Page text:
Their finding, published in the March 11 issue of the journal Developmental Cell, is important because it allows scientists to control this one aspect of cellular autophagy, and may lead to the ability to control other selective “self-eating” processes. This, in turn, could help illuminate autophagy’s role in aging, immunity, neurodegeneration and cancer.
All eukaryotic cells dispose of bacteria, viruses, damaged organelles and other non-essential components through this self-eating process. A part of the cell called the lysosome engulfs and degrades subcellular detritus. The ability of cells to recycle and reuse the cellular raw materials, as well as to “re-model” themselves in response to changing conditions, allows them to adapt and survive.
Autophagy was first described about 40 years ago, but has recently become a topic of great interest in cell biology because it is linked to cell growth, development aging and homeostasis -- helping cells to maintain a balance among synthesis, degradation and recycling.
The UC San Diego researchers report in their paper that they identified a novel protein called Atg30 (one of 31 required for autophagy-related processes) from the yeast Pichia pastoris, that controls the degradation of a sub-compartment of cells, the peroxisomes.
Peroxisomes generate and dispose of harmful peroxides that are by-products of oxidative chemical reactions.
Different organelles within the cell are degraded by lysosomes when the organelles are damaged or not necessary, said Jean-Claude Farré, the biologist who identified Atg30. The team is investigating peroxisomes, and working to understand how and why they are selected by the lysosome for degradation.
What the biologists found, he said, is that “this new protein can mediate peroxisome selection during pexophagy – that is, it is necessary for pexophagy, but not for other autophagy-related processes.”
Suresh Subramani, a professor of biology who headed the team, said they have established that Atg30 is a “key player” in the selection of peroxisomes for delivery to “the autophagy machinery” for re-cycling.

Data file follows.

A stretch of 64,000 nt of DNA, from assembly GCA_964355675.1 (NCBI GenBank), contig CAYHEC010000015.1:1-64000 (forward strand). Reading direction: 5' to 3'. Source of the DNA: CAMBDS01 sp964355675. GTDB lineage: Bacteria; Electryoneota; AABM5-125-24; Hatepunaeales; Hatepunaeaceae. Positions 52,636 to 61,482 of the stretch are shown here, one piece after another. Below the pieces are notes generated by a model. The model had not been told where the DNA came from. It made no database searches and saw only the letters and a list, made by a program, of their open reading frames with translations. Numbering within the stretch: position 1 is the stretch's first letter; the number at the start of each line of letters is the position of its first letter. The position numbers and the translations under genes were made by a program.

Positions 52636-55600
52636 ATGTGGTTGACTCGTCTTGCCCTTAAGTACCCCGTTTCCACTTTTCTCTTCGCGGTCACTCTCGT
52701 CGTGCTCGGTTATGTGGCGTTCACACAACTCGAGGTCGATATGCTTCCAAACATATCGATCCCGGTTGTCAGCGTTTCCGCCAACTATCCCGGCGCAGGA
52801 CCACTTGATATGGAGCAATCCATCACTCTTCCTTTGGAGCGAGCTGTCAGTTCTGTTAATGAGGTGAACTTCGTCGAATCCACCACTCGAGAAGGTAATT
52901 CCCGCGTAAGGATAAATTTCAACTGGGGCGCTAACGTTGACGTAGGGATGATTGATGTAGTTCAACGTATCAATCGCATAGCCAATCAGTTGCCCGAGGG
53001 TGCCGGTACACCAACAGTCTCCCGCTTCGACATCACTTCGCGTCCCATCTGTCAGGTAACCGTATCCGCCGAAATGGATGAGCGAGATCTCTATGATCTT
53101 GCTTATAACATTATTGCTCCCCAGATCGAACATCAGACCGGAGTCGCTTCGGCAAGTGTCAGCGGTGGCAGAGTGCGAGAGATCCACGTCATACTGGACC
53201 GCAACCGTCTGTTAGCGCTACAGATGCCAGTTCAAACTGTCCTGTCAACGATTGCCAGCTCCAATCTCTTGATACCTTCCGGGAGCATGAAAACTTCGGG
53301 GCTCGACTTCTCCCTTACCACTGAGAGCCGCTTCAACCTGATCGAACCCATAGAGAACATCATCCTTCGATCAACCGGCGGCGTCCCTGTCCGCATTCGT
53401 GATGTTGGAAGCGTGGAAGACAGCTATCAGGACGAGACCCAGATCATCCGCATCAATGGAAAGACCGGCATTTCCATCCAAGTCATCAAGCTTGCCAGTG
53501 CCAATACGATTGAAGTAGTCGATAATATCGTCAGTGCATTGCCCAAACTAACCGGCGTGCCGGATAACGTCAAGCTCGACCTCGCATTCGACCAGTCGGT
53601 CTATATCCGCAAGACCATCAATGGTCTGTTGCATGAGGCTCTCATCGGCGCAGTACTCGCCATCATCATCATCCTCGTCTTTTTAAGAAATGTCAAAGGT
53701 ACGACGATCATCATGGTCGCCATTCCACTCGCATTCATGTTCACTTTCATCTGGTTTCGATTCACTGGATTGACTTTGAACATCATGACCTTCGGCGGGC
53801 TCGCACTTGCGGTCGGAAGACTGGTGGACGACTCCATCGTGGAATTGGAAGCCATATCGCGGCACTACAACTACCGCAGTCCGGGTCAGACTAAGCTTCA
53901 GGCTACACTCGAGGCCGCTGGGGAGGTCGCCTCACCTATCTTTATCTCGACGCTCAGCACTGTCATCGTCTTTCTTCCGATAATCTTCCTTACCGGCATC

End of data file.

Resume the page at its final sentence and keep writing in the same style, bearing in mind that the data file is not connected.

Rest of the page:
“For the first time, we can use a protein to control the process,” Subramani said. “It’s an important step in understanding the workings of cells.”
Subramani and Farré were assisted by Ravi Manjithaya and Richard D. Mathewson, all of the Division of Biological Sciences at UC San Diego.
The study was funded by grants from the National Institutes of Health.
Paul K. Mueller | EurekAlert!
New application for acoustics helps estimate marine life populations
16.01.2018 | University of California - San Diego
Unexpected environmental source of methane discovered
16.01.2018 | University of Washington Health Sciences/UW Medicine
What enables electrons to be transferred swiftly, for example during photosynthesis? An interdisciplinary team of researchers has worked out the details of how...
For the first time, scientists have precisely measured the effective electrical charge of a single molecule in solution. This fundamental insight of an SNSF Professor could also pave the way for future medical diagnostics.
Electrical charge is one of the key properties that allows molecules to interact. Life itself depends on this phenomenon: many biological processes involve...
At the JEC World Composite Show in Paris in March 2018, the Fraunhofer Institute for Laser Technology ILT will be focusing on the latest trends and innovations in laser machining of composites. Among other things, researchers at the booth shared with the Aachen Center for Integrative Lightweight Production (AZL) will demonstrate how lasers can be used for joining, structuring, cutting and drilling composite materials.
No other industry has attracted as much public attention to composite materials as the automotive industry, which along with the aerospace industry is a driver...
Scientists at Tokyo Institute of Technology (Tokyo Tech) and Tohoku University have developed high-quality GFO epitaxial films and systematically investigated their ferroelectric and ferromagnetic properties. They also demonstrated the room-temperature magnetocapacitance effects of these GFO thin films.
Multiferroic materials show magnetically driven ferroelectricity. They are attracting increasing attention because of their fascinating properties such as...
The oceans are the largest global heat reservoir. As a result of man-made global warming, the temperature in the global climate system increases; around 90% of...
08.01.2018 | Event News
11.12.2017 | Event News
08.12.2017 | Event News
16.01.2018 | Materials Sciences
16.01.2018 | Materials Sciences
16.01.2018 | Power and Electrical Engineering